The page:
Another popular type of extension in the UK is to add an extra floor to the top of an existing structure, most commonly over a garage. This is known as an over-structure extension. This type of extension has the advantage of being able to blend in much better with the existing house design, and you will also be able to retain the use of the garage. The type of space created by this alteration can also suit a variety of uses, such as to create a spectacular, spacious and luminous master bedroom, or a well-equipped kitchen with all of the modern conveniences you may require. It is also possible to add an over-structure extension on most houses built in the UK during the past fifty years. This extension is not without one significant drawback, however: it is essential to make sure that the existing structure of the garage is strong enough to take the weight of the additional structure. If the existing structure has only single-skin brickwork, then you will have to have this reinforced, which can end up more expensive than the cost of building a more traditional extension. In addition, it is highly likely that you will be required to apply for planning permission for such a project.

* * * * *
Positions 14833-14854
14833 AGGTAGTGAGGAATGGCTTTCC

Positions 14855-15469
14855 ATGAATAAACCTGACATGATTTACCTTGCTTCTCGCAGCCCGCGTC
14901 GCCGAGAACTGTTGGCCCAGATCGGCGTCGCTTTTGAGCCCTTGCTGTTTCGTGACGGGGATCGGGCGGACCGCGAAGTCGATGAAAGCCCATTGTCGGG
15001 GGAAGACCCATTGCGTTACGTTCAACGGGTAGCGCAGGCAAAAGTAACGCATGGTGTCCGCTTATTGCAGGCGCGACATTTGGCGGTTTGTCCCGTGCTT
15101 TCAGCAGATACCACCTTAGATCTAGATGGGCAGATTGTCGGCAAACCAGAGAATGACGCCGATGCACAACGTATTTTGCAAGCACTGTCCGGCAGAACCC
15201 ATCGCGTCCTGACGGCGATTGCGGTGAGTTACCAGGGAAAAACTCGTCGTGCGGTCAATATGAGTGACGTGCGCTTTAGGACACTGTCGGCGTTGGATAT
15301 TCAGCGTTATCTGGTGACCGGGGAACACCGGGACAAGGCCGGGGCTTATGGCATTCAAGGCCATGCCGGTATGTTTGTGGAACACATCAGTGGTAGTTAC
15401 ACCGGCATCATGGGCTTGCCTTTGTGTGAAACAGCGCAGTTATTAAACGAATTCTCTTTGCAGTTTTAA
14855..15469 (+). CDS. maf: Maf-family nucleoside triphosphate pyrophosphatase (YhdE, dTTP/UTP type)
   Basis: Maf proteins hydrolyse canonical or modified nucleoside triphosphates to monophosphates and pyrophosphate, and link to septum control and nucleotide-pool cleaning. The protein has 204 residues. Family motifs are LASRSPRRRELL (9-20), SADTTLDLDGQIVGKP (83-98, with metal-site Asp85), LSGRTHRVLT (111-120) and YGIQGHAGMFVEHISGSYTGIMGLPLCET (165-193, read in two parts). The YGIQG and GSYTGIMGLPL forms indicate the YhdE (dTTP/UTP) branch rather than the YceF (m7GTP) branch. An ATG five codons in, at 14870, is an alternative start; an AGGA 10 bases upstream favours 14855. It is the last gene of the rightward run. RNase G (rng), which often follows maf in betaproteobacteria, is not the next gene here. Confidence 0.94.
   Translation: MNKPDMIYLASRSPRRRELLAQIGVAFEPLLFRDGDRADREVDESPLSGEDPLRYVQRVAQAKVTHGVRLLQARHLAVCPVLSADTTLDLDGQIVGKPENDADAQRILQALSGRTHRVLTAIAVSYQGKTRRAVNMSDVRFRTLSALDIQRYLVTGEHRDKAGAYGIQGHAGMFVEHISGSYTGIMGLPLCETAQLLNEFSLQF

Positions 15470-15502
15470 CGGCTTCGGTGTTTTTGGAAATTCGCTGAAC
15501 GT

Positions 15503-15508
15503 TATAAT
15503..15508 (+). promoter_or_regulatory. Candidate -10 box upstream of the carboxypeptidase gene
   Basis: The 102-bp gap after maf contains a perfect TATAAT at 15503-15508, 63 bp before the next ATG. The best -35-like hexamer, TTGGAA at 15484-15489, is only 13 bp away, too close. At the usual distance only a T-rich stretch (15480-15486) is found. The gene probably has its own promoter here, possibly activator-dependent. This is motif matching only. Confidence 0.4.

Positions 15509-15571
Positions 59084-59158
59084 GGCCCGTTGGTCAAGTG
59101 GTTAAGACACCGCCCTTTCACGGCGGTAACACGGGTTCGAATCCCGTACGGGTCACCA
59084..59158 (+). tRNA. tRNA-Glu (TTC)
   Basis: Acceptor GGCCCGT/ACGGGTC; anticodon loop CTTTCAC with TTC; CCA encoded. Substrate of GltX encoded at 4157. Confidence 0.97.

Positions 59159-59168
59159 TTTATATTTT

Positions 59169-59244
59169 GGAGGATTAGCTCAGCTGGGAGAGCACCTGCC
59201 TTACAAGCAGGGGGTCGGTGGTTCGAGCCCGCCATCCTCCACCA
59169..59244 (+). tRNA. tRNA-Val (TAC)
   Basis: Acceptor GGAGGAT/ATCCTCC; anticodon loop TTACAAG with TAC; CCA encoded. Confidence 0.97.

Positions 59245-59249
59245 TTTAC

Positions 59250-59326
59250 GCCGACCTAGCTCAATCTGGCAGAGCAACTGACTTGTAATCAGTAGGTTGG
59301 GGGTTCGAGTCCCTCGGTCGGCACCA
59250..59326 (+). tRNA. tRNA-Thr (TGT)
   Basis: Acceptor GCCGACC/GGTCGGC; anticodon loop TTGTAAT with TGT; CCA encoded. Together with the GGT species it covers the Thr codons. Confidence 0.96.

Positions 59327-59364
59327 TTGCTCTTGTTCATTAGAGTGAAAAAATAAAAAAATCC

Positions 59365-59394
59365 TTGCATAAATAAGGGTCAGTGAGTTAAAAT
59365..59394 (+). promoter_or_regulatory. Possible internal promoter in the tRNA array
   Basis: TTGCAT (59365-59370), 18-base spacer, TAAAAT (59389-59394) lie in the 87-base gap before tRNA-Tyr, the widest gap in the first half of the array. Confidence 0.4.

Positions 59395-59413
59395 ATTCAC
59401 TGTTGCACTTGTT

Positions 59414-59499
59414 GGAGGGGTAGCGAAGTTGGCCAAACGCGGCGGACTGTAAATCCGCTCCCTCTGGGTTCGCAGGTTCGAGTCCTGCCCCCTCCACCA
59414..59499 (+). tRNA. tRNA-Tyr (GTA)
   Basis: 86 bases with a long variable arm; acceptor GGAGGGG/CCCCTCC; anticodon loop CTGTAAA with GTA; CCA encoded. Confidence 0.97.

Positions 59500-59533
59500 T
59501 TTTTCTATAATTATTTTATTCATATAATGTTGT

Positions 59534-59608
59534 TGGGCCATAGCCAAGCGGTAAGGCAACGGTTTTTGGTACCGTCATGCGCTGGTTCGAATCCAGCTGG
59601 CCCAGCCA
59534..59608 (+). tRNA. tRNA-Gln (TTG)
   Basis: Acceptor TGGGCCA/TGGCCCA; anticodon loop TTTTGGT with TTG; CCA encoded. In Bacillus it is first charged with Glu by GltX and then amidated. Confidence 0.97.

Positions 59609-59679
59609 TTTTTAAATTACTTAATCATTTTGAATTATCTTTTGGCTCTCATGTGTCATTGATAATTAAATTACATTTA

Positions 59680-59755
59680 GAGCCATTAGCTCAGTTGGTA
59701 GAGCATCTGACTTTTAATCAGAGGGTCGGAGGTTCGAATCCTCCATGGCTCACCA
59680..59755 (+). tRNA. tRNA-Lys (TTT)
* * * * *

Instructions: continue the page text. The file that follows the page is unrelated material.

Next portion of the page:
You can also choose to enlarge your home with what is known as a wrap-around extension. This combines a side and rear extension together, creating a completed extension in the form of an L-shaped structure. This type of extension could allow you to create a large open-plan kitchen and dining area on the lower floor of your property, for example. A wraparound is a very flexible type of extension which allows you to create almost any kind of space you can think of, for example by enlarging the existing rooms on the ground floor of the property or creating new rooms such as a utility room, playroom or office. If you decide to go for this type of extension, bear in mind that it may be more disruptive and possibly expensive than some of the other types of renovation you may opt for, since it involves more demolition of interior walls. Of course, a wraparound extension also requires having the necessary space to the side of your property.
Extensions vs. Loft Conversions
Don’t have enough outdoor space to build an extension? Don’t want to eat into your garden? There’s another option to add more living space to your home. A loft conversion can be a great way to create an extra bedroom, home office or playroom out of space that often isn’t well utilised for more than storage. Find out more about the types of loft conversion to consider here.
Ready to get started on your home extension project? Still not sure which type of extension would be the best choice for your property? Need help with planning permissions? Find an architect specialised in home extensions to guide you through the process and help you find the best solutions to get the most out of your home.